Top 28 Slang For Succeeding – Meaning & Usage

Ever wondered what the key to success is? Well, look no further! We’ve compiled a list of the top slang terms for succeeding that will not only keep you in the loop but also give you the edge in achieving your goals. From “hustle” to “grind,” these words are more than just trendy – they’re a roadmap to your success journey. So, buckle up and get ready to level up with our expertly curated list!

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1. Nailing it

When someone is “nailing it,” they are successfully accomplishing a task or achieving a goal with great skill or precision.

  • For example, a friend might say, “You nailed that presentation! The audience was captivated.”
  • In a sports context, a commentator might exclaim, “He’s nailing it with his accurate shots on goal.”
  • A coworker might compliment a colleague by saying, “You’re really nailing it with your productivity lately.”

2. Crushing it

To “crush it” means to perform exceptionally well, often surpassing expectations or achieving a high level of success.

  • For instance, someone might say, “She’s crushing it in her new role. She’s already exceeded all targets.”
  • A student might proclaim, “I studied all night and totally crushed the exam.”
  • A musician might say, “The band is really crushing it with their latest album. It’s receiving rave reviews.”

3. Killing it

When someone is “killing it,” they are achieving exceptional success or performing at a very high level.

  • For example, a coach might say, “Our team is killing it this season. We’ve won every game so far.”
  • In a business context, a manager might commend an employee by saying, “You’re really killing it with your sales numbers.”
  • A friend might exclaim, “You killed it on the dance floor. Everyone was impressed with your moves!”

4. Slaying it

To “slay it” means to excel or succeed with great skill, often in a way that impresses or amazes others.

  • For instance, a fashion blogger might say, “She’s slaying it with her stylish outfits and impeccable fashion sense.”
  • A chef might remark, “The sous chef is slaying it in the kitchen. The dishes are flawless.”
  • A performer might exclaim, “I slayed that dance routine. The crowd went wild!”

5. Winning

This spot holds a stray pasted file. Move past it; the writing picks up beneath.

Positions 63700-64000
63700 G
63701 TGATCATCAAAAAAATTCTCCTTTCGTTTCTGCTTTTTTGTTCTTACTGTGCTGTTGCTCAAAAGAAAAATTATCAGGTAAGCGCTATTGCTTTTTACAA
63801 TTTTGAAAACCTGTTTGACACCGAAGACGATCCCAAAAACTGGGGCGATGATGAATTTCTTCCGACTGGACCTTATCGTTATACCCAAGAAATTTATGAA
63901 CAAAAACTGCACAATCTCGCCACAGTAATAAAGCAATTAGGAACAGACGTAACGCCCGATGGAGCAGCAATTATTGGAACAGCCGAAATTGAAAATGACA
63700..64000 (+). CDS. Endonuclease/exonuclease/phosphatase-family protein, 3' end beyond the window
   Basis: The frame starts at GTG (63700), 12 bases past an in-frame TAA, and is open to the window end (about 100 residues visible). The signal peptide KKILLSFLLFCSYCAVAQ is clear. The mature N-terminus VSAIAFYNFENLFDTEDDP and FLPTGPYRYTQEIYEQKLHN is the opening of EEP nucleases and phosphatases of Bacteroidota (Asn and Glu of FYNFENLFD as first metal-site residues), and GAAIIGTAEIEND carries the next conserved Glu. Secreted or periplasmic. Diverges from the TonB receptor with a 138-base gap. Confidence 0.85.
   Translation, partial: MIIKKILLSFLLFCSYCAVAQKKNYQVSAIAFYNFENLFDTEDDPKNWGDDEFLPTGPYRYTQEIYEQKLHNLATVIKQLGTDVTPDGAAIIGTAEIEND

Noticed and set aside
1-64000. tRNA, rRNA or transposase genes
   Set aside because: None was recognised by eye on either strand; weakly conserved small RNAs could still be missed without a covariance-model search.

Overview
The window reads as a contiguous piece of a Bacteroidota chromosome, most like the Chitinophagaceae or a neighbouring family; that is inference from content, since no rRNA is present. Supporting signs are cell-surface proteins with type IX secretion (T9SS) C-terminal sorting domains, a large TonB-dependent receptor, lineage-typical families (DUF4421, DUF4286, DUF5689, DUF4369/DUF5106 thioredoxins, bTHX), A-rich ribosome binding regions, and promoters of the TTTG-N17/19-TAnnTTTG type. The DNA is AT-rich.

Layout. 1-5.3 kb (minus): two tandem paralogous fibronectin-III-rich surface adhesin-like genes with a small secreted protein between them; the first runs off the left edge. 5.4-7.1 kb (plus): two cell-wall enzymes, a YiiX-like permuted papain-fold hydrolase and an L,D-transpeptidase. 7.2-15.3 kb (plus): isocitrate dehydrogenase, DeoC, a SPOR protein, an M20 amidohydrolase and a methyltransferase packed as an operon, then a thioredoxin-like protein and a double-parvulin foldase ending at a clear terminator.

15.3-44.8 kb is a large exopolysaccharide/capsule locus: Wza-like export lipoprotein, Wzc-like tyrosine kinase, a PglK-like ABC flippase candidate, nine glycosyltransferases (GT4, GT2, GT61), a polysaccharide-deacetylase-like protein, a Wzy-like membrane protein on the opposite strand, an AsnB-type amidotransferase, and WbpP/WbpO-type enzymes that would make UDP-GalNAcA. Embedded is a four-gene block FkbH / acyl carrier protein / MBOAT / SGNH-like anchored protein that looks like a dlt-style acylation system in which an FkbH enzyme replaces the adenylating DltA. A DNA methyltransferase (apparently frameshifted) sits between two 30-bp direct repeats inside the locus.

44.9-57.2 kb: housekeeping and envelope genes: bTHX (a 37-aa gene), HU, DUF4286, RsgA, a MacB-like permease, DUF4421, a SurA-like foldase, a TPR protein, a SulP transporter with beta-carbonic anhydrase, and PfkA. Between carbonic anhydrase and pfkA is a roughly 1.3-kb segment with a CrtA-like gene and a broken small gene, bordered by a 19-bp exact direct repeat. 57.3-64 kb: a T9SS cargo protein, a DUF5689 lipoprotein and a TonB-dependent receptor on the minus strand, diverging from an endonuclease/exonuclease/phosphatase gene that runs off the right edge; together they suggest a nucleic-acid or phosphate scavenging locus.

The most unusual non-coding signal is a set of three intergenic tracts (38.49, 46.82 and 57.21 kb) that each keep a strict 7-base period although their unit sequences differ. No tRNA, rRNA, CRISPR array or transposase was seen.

To “win” means to achieve success or victory in a particular endeavor or situation.

  • For example, a coach might say, “Our team is winning every match this season. We’re on a winning streak.”
  • A friend might encourage another by saying, “Keep going, you’re winning at life.”
  • In a competitive context, someone might declare, “I’m focused on winning the championship. Nothing will stop me.”

6. Succeeding like a boss

– For example, “He aced the presentation and closed the deal, succeeding like a boss.”

  • In a discussion about career achievements, someone might say, “I worked hard and got promoted, succeeding like a boss.”
  • A motivational speaker might inspire the audience by saying, “Believe in yourself and go after your dreams, succeeding like a boss.”

7. Making it happen

– For instance, “Despite the challenges, she made it happen and launched her own business.”

  • In a conversation about personal goals, someone might say, “I’m determined to make it happen and achieve my dreams.”
  • A coach might encourage their team by saying, “Stay focused and work together to make it happen on the field.”

8. Coming out on top

– For example, “After a fierce competition, she came out on top and won the championship.”

  • In a discussion about business strategies, someone might say, “We need to innovate and outperform our competitors to come out on top.”
  • A sports commentator might say, “The underdog team played exceptionally well and came out on top against all odds.”

9. Hitting the mark

– For instance, “Her marketing campaign hit the mark and generated a lot of sales.”

  • In a conversation about project milestones, someone might say, “We need to meet all the deadlines and hit the mark.”
  • A teacher might praise a student by saying, “You answered all the questions correctly and really hit the mark on this test.”

10. Succeeding against all odds

– For example, “He grew up in a disadvantaged neighborhood but succeeded against all odds and became a successful entrepreneur.”

  • In a discussion about personal struggles, someone might say, “I overcame my fears and succeeded against all odds.”
  • A motivational speaker might say, “Don’t let setbacks discourage you. Keep pushing forward and succeed against all odds.”

11. Knocking it out of the park